Extreme Heat from Climate Change Linked to the Early Death of 1,500 Swedes
A research team in Sweden contends that climate change over the last 30 years has resulted in the premature deaths of 300 people in the capital city Stockholm and about 1,500 premature deaths in the entire country.
Writing in the journal Nature Climate Change, the researchers state that global warming does not only equate to increased temperatures, but also an increase in the intensity and duration of heat waves.
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Daniel Oudin Åström, a Ph.D. student at Umeå University, and his colleagues examined the extent to which mortality was linked to extreme temperatures in Stockholm between the years 1980 and 2009. In order to more clearly assess what could be considered an extreme temperature, the records were compared against climate data for the years 1900 to 1929.
The researchers contend that the number of periods of extremely high temperaters in Stockholm increased signigicantly between 1980 and 2009 and that the associated heat waves led 300 people to an early death.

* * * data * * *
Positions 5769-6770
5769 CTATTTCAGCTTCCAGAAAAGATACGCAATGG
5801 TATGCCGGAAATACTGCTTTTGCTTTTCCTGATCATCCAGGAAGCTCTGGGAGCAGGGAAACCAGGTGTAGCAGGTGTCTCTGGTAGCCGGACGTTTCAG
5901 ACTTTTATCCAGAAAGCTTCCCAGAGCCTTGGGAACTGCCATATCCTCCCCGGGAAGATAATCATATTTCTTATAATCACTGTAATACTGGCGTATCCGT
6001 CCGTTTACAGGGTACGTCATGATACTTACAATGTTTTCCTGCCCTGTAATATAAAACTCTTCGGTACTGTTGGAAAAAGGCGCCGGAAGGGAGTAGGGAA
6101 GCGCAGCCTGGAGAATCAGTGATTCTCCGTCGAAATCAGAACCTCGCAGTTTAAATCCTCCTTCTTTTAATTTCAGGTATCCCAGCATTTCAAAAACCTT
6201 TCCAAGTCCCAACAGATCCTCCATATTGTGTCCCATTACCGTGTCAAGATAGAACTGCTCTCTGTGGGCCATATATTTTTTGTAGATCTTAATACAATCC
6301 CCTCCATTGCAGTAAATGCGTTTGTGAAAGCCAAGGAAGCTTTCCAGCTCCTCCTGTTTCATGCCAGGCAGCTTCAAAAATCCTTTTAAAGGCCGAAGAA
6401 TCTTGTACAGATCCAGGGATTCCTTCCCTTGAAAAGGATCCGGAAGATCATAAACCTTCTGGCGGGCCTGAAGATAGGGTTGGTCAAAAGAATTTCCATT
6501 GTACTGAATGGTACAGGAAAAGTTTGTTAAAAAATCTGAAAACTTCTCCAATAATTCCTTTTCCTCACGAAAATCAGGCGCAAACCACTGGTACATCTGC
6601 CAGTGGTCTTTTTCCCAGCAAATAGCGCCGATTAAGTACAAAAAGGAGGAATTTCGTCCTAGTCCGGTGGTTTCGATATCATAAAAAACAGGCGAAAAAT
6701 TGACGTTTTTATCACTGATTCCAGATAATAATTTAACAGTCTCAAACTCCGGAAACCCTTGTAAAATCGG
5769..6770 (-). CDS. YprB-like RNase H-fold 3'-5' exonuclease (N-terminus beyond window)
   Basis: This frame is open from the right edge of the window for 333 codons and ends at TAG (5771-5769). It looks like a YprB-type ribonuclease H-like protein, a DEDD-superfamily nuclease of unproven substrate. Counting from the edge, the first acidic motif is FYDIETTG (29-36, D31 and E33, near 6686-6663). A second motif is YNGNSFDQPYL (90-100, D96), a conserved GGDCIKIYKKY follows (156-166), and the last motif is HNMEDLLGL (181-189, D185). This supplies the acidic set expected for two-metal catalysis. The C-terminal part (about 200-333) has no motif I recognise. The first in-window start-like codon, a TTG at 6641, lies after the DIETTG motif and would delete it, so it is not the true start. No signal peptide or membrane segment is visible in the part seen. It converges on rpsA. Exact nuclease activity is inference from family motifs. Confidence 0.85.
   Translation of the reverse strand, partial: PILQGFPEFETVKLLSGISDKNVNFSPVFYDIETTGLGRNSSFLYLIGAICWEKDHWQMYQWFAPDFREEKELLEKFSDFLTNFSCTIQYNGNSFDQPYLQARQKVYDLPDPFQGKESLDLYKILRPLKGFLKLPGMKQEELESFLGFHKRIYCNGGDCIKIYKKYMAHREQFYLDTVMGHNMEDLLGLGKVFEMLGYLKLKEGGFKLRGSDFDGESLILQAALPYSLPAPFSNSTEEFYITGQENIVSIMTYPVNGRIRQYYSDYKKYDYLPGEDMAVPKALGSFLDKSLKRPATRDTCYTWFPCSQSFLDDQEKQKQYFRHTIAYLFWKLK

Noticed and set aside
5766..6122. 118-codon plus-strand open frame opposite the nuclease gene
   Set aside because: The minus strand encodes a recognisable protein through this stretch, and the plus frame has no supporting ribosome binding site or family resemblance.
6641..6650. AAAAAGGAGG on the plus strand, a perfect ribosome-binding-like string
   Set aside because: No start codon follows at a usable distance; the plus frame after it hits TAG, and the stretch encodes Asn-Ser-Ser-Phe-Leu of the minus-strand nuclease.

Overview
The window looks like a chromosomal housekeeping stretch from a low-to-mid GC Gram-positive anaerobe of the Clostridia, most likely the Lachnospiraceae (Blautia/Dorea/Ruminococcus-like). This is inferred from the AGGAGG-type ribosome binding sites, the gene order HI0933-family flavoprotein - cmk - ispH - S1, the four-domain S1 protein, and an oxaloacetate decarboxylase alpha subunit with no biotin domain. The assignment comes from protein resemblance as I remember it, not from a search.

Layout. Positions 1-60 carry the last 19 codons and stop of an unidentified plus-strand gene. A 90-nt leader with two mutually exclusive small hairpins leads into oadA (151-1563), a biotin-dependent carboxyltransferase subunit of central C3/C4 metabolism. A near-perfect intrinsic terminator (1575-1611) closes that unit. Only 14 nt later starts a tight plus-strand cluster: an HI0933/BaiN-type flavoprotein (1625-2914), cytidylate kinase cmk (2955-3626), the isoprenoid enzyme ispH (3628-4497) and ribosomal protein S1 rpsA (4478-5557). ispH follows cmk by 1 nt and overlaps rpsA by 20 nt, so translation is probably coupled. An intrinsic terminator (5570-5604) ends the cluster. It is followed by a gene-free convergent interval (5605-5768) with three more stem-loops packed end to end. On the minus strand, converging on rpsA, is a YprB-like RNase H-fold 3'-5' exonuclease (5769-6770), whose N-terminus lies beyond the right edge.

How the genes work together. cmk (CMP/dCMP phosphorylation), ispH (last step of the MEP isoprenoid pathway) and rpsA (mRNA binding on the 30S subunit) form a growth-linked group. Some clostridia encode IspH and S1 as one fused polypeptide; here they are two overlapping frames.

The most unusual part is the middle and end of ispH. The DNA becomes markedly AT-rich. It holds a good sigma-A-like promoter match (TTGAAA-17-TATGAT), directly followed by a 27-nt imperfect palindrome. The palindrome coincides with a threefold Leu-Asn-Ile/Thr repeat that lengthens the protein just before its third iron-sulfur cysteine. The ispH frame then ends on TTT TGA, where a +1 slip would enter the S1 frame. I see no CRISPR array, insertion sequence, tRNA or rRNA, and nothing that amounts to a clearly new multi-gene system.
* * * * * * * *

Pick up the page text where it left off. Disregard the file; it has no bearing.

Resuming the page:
"Mortality associated with extreme heat during the relevant period was doubled, compared to if we had not had some climate change," Åström said. "Furthermore, we saw that even though the winters have become milder, extremely cold periods occurred more often, which also contributed to a small increase in mortality during the winter."
Åström admitted that 300 premature deaths in three decades is not a huge number, but he noted the figure is for Stockholm alone and that Sweden as a whole likely saw 1,500 extra deaths due to climate change in the last 30 years.
Additionally, the researchers only examined mortality in regard to extreme temperatures. The number of premature deaths caused by less extreme temperatures were not calculated.
Åström noted a resistance to change when it comes to the attitudes of Swedes and climate change.
"The study findings do not suggest any adaptation of the Swedes when it comes to confronting the increasingly warmer climate, such as increased use of air conditioning in elderly housing," Åström said. "It is probably because there is relatively little knowledge in regards to increased temperatures and heat waves on health." NWN